Pauliina’s and Anna’s first ever Australian Association for Research in Education annual meeting started with considering Nietzsche on misery and education. This uplifting session was provided by the Educational Philosophy and Theory SIG. The misery seemed to be that of clinging on to humanism as providing a refuge from the chaotic world populated by animality (at least this view was making Pauliina miserable [in fact, this entire post is fabricated by Pauliina; Anna might write about her AARE experience separately]). Humanity was hailed – once again – distinct from animality because of our use of language (people might have believed this in Heidegger’s and Nietzsche’s late 19th and early 20th century Germany, but we’ve known better for decades now).
Moving on to History of Education SIG, via walking round the inside of the gigantic Melbourne Cricket Ground (site of the 1956 Melbourne Olympics) and observing the native birds take part in a game of what seemed to be cricket (seriously, it just looks like a group of men are inspecting the grounds). Julie McLeod talked about the history of progressive education in Australia, stating that progressive thought materialised in school space, design and buildings, and played out on student’s bodies (e.g., clothing, hair) – and was shaped by books as not just material objects but active historical agents.
For the remainder of the conference, Pauliina stuck to the Poststructural Theory SIG, quite contently. Mindy Blaise and Catherine Hamm introduced their Bark Studio, paying attention to how human children could be decentred by thinking with bark, attending to the already existing relations between children and bark (among other things) rather than crafting ‘teachable moments’. Linda Knight combined contemporary art and trendy post-concepts – materiality, strata, and representations – in discussing how theoretical scholars frequently reference artists or works of art in order to help them think. She also talked about ‘becoming hummus’ which Pauliina wrote down in her notebook enthusiastically, and with an exclamation mark, but has since forgotten the context in which it was said (and so now has no idea what it means).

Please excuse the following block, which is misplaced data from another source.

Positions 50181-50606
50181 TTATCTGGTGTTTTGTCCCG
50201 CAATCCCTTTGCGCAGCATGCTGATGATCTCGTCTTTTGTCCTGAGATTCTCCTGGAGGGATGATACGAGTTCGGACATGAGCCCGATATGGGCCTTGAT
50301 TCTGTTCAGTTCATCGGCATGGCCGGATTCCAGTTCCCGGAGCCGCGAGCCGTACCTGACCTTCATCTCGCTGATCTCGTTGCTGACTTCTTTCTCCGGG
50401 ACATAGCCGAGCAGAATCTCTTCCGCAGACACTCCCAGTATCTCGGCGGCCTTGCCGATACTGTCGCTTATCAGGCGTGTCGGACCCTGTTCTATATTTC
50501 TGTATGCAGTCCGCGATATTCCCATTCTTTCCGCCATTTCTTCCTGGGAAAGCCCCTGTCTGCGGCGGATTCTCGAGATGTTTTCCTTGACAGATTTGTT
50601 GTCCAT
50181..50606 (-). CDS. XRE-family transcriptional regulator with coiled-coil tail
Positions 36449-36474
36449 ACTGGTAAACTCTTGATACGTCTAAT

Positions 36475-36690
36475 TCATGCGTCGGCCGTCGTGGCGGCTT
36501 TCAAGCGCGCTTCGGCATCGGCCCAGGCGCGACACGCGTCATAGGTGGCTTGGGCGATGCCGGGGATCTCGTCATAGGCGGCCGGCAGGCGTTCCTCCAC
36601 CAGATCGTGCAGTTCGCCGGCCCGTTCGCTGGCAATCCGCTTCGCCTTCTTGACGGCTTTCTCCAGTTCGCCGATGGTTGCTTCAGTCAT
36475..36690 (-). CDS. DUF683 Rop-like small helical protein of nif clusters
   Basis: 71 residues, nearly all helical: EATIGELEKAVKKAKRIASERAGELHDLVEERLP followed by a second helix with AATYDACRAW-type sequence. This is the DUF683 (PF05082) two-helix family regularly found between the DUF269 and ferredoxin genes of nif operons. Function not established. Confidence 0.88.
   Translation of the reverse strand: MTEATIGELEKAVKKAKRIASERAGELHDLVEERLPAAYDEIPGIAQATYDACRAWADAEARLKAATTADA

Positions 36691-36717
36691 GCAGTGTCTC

Pauliina had waited to hear Bernadette Baker’s presentation on the history of visual (essentialism) so she arrived at the session well in advance. The relentless pace of Bernadette’s talking combined with the fast changing filled-to-the-rim text slides made Pauliina’s non-native-English head give up however. The following thing ended up in her notebook nevertheless. With the birth of the ‘learning science’ through increasing knowledge of how the human brain works we can know for example when it is optimal for a child to start learning a second language – but ‘learning science’ doesn’t tell us which language it should be.
Margaret Somerville’s new ARC funded project Naming the World (of which Pauliina is an international Partner Investigator) held a symposium for the first time as a group. Eight scholars – Anette Woods, Abigail Hackett, Pauliina, Margaret Somerville, Iris Duhn, Anna Vladimirova, Sarah Powell and Sarah Crinall all presented their work on emergence and literacies in early childhood, and received positive, encouraging feedback. Pauliina is still not quite over what a clever group of scholars Margaret has managed to get together.
Just as surely as she had received Pauliina on her arrival to Australia a week earlier, Karen Malone continued to flaunt her super hosting skills spiced with her sweet but feisty personality and took Pauliina to StKilda beach where they spotted a tiny fairy penguin. And enjoyed truffle mushrooms with local wine.
Melbourne treated Pauliina nicely but with brutal honesty. She had always known she didn’t have an impressive sense of directions but this city stole the last bit of her confidence as someone who can navigate real environments in addition to conceptual jungles. The perfectly round cricket ground confused her constantly. The perfectly squared grid plan of downtown Melbourne made her walk around for miles in all the wrong directions. At one point she walked past a cafe and a man, sitting at an outside table, noticed her crow tattoo: “Hey, nice crow!”. She thanked him and simultaneously noticed a bookshop which she entered. Only to find a book about crows and grieving – nothing short of the theme of her keynote lecture just a week earlier.
The last conference day ended with a soulful, delicate, yet powerful and skillfully theorised symposium comprising four papers. Angela Foley talked about ‘rubbing back and bonding’ with data, deep mapping and intimate sensing of country. Sarah Crinall’s bodyblogging shed light to a postmodern emergence or an emerging methodology; to a preserved past meeting a future under construction; and to sustaining one’s own life as an animal mother, as water, as a nest, as a place, in order to be able to explore the notion of sustainability as if from within – and as more than oneself. Abby Buckley asked after our relationship and feelings about death. Where do we learn to feel the way we do about death, about dead people? What does it do to us -as humans, communities, cultures – when death is tucked away and dealt away efficiently? Surely the binary of life and death is not as clearcut as we’re used to thinking it is.
Sue Collins ended the symposium in search for the ‘waist of time’ – something she could wrap her arms around and dance with. Her chickens were referenced and their nest pictured. Frosty mornings as well as decaying wooden buildings made their way from Sue’s past in to the present conference room and begun to send Pauliina off homeward bound into the future. Back to freshly fallen snow, chickens, dogs, birds, special people and a big messy house.